|HUNTSINGER, LYNN - University Of California|
|HOPKINSON, PETER - University Of California|
|BARTOLOME, JAMES - University Of California|
Submitted to: Book Chapter
Publication Type: Book / Chapter
Publication Acceptance Date: 12/20/2015
Publication Date: 1/15/2016
Citation: Spiegal, S.A., Huntsinger, L., Hopkinson, P., Bartolome, J. 2016. Range Ecosystems. In: Zavaleta E, Mooney HA (eds) Ecosystems of California. Berkeley, CA: University of California Press. p. 835-864.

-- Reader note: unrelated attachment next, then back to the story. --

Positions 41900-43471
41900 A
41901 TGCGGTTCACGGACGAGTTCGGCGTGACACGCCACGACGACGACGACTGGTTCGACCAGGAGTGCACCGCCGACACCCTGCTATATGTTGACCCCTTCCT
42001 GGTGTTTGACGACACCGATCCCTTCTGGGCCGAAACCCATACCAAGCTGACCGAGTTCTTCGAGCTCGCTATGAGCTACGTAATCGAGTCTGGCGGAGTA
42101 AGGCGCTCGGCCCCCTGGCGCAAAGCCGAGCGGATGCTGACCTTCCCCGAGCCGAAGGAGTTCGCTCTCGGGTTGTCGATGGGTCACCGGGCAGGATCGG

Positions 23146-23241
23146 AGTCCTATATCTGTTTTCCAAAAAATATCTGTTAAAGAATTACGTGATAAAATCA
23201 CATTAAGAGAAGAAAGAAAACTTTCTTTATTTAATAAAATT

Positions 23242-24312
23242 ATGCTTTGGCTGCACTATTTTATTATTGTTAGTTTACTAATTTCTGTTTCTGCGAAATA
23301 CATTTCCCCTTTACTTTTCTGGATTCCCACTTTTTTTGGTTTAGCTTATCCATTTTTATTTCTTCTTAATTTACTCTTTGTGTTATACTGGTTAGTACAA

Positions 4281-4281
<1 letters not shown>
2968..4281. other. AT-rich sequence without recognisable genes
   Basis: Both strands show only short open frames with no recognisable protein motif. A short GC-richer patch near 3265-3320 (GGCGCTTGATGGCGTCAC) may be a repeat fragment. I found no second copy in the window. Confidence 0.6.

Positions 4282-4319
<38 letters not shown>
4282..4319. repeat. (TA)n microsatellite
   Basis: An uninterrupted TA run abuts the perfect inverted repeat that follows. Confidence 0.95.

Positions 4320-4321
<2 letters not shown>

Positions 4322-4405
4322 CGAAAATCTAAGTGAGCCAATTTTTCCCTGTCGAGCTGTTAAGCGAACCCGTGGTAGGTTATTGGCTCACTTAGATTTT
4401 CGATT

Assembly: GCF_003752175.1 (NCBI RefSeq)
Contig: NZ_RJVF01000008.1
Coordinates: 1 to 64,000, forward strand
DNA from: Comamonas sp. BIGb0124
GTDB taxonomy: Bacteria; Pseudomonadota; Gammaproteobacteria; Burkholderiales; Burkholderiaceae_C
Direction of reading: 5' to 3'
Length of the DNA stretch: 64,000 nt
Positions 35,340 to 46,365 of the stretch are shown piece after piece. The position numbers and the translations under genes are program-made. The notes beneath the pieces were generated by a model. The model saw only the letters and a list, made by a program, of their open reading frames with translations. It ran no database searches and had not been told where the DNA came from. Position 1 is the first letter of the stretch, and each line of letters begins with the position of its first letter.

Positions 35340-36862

Technical Abstract: After 200 years, livestock grazing remains California’s most extensive land use. Contemporary rangelands are managed for multiple outcomes, including livestock production, biodiversity conservation, fuels management, and soil, water, and air quality protection. The requirements of grazing management differ considerably among California’s Mediterranean, desert, and montane biogeographical regions, and understanding and predicting the influences of grazing requires an integrated view of the biophysical, social, and economic processes within each region. As forage resources have become limited statewide, management of public range must now consider land use changes on private range. Partnerships between ranchers and rangeland landowners are essential to conserving these extensive and cherished landscapes.